Infertility is defined according to a woman's age, as the female reproductive system changes rapidly with time. The classic definition of infertility is the inability to conceive, or to carry a pregnancy to term within one year of unprotected intercourse. For women over the age of 35, this timeframe is shortened to 6 months. This age adjustment enables the fertility treatment process to begin sooner to accommodate natural changes in egg production and viability.
Those who have known health conditions that may impact fertility, such as irregular periods (anovulation), PCOS, endometriosis or male factor infertility, should seek a fertility specialist as soon as they are ready to start a family.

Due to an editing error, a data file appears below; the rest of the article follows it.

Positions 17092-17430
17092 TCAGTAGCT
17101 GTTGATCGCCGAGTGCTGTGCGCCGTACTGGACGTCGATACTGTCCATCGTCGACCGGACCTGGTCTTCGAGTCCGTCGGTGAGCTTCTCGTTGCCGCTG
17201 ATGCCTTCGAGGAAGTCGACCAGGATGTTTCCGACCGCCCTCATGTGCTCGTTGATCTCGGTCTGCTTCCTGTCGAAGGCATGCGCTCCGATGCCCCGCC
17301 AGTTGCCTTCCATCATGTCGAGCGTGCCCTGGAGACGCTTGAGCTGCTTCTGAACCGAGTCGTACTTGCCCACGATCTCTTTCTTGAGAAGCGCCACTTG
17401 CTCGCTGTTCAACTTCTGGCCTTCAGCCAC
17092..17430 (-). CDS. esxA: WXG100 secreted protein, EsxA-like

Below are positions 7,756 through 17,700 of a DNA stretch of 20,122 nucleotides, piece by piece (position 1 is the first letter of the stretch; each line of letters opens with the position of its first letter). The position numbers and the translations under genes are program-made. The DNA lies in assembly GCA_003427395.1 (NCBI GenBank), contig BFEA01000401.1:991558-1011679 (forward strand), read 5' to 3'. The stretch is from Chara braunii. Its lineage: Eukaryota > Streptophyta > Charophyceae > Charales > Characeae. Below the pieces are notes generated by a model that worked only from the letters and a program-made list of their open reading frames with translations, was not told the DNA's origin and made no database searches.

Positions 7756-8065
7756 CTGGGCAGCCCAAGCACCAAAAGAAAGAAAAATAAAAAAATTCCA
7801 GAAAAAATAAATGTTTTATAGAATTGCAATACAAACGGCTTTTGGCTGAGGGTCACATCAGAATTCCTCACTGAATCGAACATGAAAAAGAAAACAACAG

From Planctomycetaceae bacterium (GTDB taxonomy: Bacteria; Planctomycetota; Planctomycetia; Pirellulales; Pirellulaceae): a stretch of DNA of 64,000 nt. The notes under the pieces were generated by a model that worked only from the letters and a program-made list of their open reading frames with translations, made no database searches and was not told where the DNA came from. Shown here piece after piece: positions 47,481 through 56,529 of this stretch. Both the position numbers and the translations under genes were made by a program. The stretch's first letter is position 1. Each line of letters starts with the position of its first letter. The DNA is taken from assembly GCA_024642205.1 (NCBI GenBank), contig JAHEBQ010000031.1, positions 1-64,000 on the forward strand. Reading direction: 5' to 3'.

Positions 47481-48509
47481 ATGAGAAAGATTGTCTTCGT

Pregnancy is the result of a multi-stage process:
- A woman's body must release an egg from one of her ovaries (ovulation).
- The egg must go through a fallopian tube toward the uterus.
- A man's sperm must join with (fertilize) the egg along the way.
- The fertilized egg must attach to the inside of the uterus (implantation).
Infertility can result from a problem with any one of these steps.